Ever since it was discovered that the human brain isn’t “hard-wired” and can overcome the paralyzing effects of a stroke or spinal-cord injury with intense rehabilitation, much in the area of robotics has been devoted to restoring limb movement to victims of a stroke or spinal cord injury. The latest, from Rice University in Houston, Texas, appropriately called the “RiceWrist”, was designed to help people with spinal cord injury restore movement in the arm.
The RiceWrist is a fully articulated exoskeleton that mimics the joints of a limb from the shoulder to the hand. It works by assisting the user in performing specific arm movements; any difficulty with moving one’s arm during rehab will cause the RiceWrist to gently kick in and move the arm in the desired direction. RiceWrist monitors the patient’s progress through the entire regimen, adjusts its level of assistance accordingly, and, eventually, will stop assisting altogether as movement improves.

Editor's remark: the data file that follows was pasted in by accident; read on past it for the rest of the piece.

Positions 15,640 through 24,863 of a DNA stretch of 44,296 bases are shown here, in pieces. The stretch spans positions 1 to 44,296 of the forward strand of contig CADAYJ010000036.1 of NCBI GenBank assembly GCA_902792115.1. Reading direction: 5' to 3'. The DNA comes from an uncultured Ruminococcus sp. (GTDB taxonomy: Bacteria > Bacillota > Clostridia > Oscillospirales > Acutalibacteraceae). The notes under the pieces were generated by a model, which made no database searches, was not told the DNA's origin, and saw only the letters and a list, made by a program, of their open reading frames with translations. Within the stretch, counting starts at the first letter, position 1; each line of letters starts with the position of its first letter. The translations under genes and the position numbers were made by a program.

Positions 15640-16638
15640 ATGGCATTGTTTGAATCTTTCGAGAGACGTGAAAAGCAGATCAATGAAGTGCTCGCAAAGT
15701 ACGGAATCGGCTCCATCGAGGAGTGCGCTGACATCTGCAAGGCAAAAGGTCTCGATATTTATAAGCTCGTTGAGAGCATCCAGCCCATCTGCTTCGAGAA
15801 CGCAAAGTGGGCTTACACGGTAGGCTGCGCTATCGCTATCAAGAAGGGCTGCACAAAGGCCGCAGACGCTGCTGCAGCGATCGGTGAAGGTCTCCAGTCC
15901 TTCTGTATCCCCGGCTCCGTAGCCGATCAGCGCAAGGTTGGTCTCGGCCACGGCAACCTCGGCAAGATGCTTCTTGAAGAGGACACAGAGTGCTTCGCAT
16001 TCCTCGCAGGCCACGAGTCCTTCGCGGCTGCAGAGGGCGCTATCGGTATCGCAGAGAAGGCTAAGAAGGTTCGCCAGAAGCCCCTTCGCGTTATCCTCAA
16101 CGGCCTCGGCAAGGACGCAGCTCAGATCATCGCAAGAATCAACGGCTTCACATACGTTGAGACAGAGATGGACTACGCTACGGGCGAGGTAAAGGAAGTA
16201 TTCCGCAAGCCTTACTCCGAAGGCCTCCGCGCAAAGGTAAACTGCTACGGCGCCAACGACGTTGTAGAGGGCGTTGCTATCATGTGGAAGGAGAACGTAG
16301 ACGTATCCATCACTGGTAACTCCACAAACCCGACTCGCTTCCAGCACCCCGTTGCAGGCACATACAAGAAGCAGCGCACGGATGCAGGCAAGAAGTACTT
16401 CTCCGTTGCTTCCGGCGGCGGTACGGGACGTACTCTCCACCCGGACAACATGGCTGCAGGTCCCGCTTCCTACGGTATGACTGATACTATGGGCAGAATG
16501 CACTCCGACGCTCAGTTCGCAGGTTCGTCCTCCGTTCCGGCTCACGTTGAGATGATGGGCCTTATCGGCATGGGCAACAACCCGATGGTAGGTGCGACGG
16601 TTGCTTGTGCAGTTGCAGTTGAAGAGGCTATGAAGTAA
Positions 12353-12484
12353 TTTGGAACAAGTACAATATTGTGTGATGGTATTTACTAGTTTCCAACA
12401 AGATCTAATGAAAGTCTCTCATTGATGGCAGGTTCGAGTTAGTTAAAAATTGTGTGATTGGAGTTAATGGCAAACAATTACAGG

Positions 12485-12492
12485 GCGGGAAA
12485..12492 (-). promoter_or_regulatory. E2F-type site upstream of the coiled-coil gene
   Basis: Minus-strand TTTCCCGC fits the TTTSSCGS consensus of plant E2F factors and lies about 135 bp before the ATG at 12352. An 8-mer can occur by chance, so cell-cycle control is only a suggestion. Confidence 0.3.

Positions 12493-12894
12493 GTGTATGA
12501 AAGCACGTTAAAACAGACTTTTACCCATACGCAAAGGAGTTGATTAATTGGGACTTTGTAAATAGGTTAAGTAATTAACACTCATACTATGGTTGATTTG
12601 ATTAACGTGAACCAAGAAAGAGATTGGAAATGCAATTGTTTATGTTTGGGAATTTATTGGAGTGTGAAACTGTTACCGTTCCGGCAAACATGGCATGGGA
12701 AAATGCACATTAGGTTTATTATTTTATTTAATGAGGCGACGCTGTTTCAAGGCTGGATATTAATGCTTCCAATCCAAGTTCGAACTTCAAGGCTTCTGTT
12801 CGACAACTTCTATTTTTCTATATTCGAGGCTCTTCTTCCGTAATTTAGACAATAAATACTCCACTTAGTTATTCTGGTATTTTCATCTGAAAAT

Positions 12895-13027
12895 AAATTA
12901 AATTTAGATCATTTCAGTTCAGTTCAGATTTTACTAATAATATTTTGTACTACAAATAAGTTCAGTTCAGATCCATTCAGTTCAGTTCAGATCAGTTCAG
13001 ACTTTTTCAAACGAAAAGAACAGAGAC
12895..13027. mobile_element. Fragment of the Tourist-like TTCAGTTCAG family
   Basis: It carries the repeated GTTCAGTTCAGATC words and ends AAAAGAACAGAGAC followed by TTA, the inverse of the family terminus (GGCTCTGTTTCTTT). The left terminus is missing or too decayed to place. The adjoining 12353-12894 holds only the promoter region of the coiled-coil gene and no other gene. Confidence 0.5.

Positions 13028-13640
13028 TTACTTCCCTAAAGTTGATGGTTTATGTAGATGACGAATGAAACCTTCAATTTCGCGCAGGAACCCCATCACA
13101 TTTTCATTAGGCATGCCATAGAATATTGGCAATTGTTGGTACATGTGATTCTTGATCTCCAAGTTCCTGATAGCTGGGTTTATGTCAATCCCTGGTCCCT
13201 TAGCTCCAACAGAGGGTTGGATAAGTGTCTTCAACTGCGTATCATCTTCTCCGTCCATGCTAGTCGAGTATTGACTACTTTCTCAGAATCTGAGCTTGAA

RiceWrist so far has only gone through a single-patient trial, but this one patient, a 24-year old motocross professional who crushed his vertebra in an accident, has shown that the robot has much potential. After only two weeks, the patient was already able to smoothly perform tasks such as turning over cards and picking up coins.
Take a look at the video of RiceWrist in action:
Article from Rice University: ‘RiceWrist’ robot helps spinal-cord injury victim…